Baltimore Memorial Stadium

Baltimore Memorial Stadium, once a cornerstone of Baltimore’s sports culture, holds a special place in the hearts of baseball fans. This storied stadium was more than just a sports venue; it was a symbol of community spirit and athletic excellence.

Stadium Facts about Baltimore Memorial Stadium

  • Location: Baltimore, Maryland
  • Opened On: April 15, 1954
  • Closed On: December 14, 2001
  • Home Team: Baltimore Orioles (Major League Baseball), 1954–1991
  • Stadium Nicknames: “The Old Grey Lady of 33rd Street,” “The World’s Largest Outdoor Insane Asylum”
  • Dimensions: Left Field – 309 feet, Center Field – 410 feet, Right Field – 309 feet
  • Capacity: 31,000 (originally), expanded to 54,000
  • Attendance Record: 54,455 (1983 World Series)
  • Surface: Grass
  • Architect: Osborn Engineering
  • Owner: City of Baltimore
  • Competitions: Hosted the 1958 MLB All-Star Game, numerous playoff and World Series games
  • Construction Cost: $6.5 million (1954)

The History

Baltimore Memorial Stadium’s history is deeply intertwined with the city’s love for baseball. Opened in 1954, it originally served as a multi-purpose facility, hosting both football and baseball games. The stadium was a physical memorial to U.S. armed forces, adding a layer of patriotic significance to its identity. It became the home of the Baltimore Orioles when they moved to the city in 1954, and for nearly four decades, it was the epicenter of professional baseball in Baltimore.

The stadium witnessed the Orioles’ transformation from a struggling team to a dominant force in Major League Baseball. It stood as a testament to the golden age of baseball in Baltimore, where legends were made and unforgettable moments were etched in the annals of baseball history.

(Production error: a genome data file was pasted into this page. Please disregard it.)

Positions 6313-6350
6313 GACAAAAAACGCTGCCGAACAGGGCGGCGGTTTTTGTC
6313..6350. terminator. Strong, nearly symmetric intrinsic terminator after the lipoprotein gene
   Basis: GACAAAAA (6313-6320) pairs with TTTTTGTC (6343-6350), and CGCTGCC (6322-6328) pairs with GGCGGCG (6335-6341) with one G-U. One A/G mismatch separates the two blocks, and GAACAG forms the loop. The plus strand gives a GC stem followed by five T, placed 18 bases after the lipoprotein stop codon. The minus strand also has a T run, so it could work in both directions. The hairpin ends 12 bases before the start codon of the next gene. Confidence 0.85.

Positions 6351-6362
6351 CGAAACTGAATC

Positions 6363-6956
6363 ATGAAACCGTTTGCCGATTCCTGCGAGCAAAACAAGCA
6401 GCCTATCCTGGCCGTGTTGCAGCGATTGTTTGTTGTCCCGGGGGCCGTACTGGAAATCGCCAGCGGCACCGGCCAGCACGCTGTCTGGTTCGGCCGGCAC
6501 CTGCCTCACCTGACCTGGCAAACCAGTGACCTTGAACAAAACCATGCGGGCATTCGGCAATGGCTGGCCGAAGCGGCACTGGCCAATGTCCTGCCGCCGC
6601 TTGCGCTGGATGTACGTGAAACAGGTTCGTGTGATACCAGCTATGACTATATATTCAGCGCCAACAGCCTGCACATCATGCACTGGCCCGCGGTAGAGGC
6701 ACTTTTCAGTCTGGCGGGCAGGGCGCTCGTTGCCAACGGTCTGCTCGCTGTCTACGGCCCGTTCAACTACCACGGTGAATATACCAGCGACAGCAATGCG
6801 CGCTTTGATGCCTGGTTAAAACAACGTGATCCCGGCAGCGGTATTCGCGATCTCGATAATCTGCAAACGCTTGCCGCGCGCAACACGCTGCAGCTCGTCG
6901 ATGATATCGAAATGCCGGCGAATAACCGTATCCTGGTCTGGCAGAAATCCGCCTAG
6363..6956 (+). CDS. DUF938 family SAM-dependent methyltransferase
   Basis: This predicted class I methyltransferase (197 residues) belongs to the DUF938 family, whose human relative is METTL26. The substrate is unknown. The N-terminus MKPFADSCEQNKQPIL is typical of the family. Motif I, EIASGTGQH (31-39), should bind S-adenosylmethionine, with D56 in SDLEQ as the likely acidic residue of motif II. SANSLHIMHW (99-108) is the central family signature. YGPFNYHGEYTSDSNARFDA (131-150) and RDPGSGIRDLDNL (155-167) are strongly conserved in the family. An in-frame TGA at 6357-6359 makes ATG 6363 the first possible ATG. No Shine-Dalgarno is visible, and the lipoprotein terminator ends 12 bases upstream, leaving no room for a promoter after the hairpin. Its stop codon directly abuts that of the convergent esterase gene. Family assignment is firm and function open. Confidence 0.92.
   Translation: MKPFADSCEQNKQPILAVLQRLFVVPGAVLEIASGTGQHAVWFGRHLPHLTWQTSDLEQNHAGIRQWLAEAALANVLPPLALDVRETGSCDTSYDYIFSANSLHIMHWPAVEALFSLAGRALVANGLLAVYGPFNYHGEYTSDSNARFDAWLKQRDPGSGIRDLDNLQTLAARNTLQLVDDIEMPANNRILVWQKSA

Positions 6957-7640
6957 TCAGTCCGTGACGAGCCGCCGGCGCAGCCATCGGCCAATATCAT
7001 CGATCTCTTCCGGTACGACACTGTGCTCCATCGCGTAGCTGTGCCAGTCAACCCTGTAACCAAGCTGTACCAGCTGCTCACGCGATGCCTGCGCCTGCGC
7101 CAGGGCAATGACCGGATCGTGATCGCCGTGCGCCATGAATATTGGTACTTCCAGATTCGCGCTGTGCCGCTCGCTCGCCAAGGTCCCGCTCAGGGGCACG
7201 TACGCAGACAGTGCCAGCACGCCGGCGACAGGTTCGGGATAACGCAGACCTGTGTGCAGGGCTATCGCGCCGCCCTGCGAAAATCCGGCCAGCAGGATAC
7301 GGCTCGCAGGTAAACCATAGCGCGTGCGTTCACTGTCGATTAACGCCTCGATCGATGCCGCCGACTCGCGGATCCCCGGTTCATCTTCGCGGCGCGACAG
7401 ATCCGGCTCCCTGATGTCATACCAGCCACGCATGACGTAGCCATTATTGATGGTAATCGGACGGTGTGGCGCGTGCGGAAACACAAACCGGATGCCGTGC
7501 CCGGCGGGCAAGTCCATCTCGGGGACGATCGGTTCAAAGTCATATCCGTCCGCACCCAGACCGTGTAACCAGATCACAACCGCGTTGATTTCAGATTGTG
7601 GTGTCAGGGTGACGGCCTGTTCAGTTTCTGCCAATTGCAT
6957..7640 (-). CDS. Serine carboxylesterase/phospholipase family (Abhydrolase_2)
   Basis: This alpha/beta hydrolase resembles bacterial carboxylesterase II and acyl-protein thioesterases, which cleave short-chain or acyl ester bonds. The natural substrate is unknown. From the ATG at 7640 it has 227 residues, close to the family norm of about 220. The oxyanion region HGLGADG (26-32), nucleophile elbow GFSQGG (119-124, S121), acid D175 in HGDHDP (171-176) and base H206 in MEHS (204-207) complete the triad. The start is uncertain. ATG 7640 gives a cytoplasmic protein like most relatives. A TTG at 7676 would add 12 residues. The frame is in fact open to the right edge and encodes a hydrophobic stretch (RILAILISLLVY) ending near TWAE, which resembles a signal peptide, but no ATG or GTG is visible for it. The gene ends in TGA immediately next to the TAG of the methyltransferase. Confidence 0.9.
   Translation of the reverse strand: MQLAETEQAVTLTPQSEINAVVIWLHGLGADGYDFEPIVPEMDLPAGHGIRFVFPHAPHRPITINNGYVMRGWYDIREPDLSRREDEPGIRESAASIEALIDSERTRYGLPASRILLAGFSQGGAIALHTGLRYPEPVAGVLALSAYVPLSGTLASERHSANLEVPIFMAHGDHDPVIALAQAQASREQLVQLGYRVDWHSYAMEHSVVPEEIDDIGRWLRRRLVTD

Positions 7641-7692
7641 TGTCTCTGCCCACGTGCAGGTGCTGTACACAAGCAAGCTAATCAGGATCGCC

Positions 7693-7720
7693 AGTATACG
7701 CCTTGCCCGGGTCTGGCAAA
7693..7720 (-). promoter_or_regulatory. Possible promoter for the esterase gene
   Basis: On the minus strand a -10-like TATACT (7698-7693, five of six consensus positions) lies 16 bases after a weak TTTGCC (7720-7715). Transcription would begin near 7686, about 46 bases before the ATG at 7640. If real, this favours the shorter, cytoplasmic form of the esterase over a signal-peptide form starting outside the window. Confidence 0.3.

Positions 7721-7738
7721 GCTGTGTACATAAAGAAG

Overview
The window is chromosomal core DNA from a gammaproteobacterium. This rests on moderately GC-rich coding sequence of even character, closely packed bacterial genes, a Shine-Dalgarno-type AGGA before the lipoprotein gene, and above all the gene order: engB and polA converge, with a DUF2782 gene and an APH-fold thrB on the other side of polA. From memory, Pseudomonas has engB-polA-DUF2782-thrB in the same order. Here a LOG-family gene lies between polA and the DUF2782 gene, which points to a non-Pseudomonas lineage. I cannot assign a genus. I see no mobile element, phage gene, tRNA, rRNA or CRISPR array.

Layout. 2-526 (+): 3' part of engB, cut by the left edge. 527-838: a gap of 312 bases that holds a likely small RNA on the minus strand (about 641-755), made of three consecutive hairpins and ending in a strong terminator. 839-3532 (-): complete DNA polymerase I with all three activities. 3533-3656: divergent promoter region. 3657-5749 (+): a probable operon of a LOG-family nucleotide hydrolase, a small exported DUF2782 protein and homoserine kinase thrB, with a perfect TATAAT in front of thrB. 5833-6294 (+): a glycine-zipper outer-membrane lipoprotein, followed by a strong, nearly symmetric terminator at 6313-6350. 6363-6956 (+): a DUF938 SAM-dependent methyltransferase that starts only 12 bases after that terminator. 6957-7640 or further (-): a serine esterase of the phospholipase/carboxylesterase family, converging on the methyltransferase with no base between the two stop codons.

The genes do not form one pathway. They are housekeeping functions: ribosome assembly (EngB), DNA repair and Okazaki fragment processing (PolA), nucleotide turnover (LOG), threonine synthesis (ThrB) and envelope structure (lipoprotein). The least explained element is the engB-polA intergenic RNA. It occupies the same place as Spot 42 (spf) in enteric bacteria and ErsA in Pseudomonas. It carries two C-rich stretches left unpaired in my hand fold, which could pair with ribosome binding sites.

Design and Features

Originally designed as a classic bowl-shaped stadium, Baltimore Memorial Stadium was known for its intimate setting and close proximity of the fans to the action. Its original design was simple yet functional, with a focus on maximizing sightlines and providing a genuine baseball experience. The stadium’s most distinctive feature was its massive, iconic wall, which displayed the words, “Time will not dim the glory of their deeds,” paying homage to fallen soldiers.

Though not as modern or feature-rich as some later stadiums, its traditional design and ambiance created a nostalgic and beloved baseball environment. The lack of a roof and minimal obstructions meant that fans enjoyed unimpeded views of the game, contributing to a pure baseball experience.


Throughout its lifetime, Baltimore Memorial Stadium underwent various renovations and expansions to accommodate the growing fan base of the Orioles. The most significant of these renovations took place in the mid-1960s and early 1970s when the stadium’s capacity was increased, and various modern amenities were added.

These renovations, however, did not alter the fundamental character of the stadium. Its classic design and focus on the fan experience remained the core elements that defined Baltimore Memorial Stadium.


The stadium’s facilities, while not overly luxurious, catered well to the needs of baseball fans. Concession stands offered a variety of food and drink options, and the stadium was equipped with sufficient restrooms and basic amenities. The focus was always on the game and the experience of watching live baseball, which resonated with the traditional baseball fan.

Memorable Moments at Baltimore Memorial Stadium

  • 1958 MLB All-Star Game: Hosting the stars of Major League Baseball.
  • 1966 World Series: The Orioles winning their first World Series title.
  • 1983 World Series: The Orioles capturing their third World Series championship.
  • Eddie Murray’s 500th Home Run: A milestone achieved in 1996.
  • The Final Game: The emotional last game played at the stadium in 1991.

Interesting Baseball History at Baltimore Memorial Stadium

  • Hosting Legendary Players: The stadium was home to several Hall of Famers, including Brooks Robinson and Frank Robinson.
  • The 1966 World Series Upset: Defeating the heavily favored Los Angeles Dodgers.
  • 1983 Championship Season: Marked the peak of the Orioles’ dominance in the 1980s.
  • The Move to Camden Yards: The transition to a new stadium marked the end of an era.

Non-Baseball Events

While primarily known for baseball, Baltimore Memorial Stadium also hosted a variety of non-baseball events. It was the home of the NFL’s Baltimore Colts until 1983, witnessing significant football games. Additionally, the stadium served as a venue for concerts, political rallies, and other community events, playing a versatile role in the cultural life of Baltimore. The stadium’s ability to host diverse events highlighted its importance as a multi-purpose community asset.